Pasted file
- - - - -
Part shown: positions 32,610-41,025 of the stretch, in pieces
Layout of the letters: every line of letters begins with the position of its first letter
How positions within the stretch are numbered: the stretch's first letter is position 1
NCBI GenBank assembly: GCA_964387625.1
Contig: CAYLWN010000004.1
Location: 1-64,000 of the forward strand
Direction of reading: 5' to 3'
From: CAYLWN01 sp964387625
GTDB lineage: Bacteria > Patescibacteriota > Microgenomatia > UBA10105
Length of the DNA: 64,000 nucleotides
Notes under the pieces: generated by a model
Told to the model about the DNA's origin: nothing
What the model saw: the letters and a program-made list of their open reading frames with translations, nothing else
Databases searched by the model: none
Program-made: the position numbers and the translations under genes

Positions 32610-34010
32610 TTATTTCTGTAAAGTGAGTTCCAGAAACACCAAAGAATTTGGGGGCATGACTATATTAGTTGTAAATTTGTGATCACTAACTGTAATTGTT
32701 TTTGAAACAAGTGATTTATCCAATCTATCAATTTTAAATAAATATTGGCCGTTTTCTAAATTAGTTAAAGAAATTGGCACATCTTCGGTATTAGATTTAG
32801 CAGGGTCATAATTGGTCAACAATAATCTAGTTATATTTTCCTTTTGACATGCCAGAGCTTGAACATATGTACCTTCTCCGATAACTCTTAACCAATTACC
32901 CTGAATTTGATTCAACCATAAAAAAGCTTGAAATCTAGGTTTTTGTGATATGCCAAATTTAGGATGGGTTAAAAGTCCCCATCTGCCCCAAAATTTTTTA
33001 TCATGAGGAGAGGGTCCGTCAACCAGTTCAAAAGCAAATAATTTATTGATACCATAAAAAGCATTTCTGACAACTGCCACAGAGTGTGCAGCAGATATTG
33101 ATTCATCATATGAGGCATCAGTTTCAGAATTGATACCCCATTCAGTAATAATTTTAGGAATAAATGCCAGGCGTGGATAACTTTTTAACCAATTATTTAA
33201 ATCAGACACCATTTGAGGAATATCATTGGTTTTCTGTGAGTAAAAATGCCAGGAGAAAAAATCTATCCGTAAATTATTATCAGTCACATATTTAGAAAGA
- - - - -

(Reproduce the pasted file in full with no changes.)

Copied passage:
Part shown: positions 32,610-41,025 of the stretch, in pieces
Layout of the letters: every line of letters begins with the position of its first letter
How positions within the stretch are numbered: the stretch's first letter is position 1
NCBI GenBank assembly: GCA_964387625.1
Contig: CAYLWN010000004.1
Location: 1-64,000 of the forward strand
Direction of reading: 5' to 3'
From: CAYLWN01 sp964387625
GTDB lineage: Bacteria > Patescibacteriota > Microgenomatia > UBA10105
Length of the DNA: 64,000 nucleotides
Notes under the pieces: generated by a model
Told to the model about the DNA's origin: nothing
What the model saw: the letters and a program-made list of their open reading frames with translations, nothing else
Databases searched by the model: none
Program-made: the position numbers and the translations under genes

Positions 32610-34010
32610 TTATTTCTGTAAAGTGAGTTCCAGAAACACCAAAGAATTTGGGGGCATGACTATATTAGTTGTAAATTTGTGATCACTAACTGTAATTGTT
32701 TTTGAAACAAGTGATTTATCCAATCTATCAATTTTAAATAAATATTGGCCGTTTTCTAAATTAGTTAAAGAAATTGGCACATCTTCGGTATTAGATTTAG
32801 CAGGGTCATAATTGGTCAACAATAATCTAGTTATATTTTCCTTTTGACATGCCAGAGCTTGAACATATGTACCTTCTCCGATAACTCTTAACCAATTACC
32901 CTGAATTTGATTCAACCATAAAAAAGCTTGAAATCTAGGTTTTTGTGATATGCCAAATTTAGGATGGGTTAAAAGTCCCCATCTGCCCCAAAATTTTTTA
33001 TCATGAGGAGAGGGTCCGTCAACCAGTTCAAAAGCAAATAATTTATTGATACCATAAAAAGCATTTCTGACAACTGCCACAGAGTGTGCAGCAGATATTG
33101 ATTCATCATATGAGGCATCAGTTTCAGAATTGATACCCCATTCAGTAATAATTTTAGGAATAAATGCCAGGCGTGGATAACTTTTTAACCAATTATTTAA
33201 ATCAGACACCATTTGAGGAATATCATTGGTTTTCTGTGAGTAAAAATGCCAGGAGAAAAAATCTATCCGTAAATTATTATCAGTCACATATTTAGAAAGA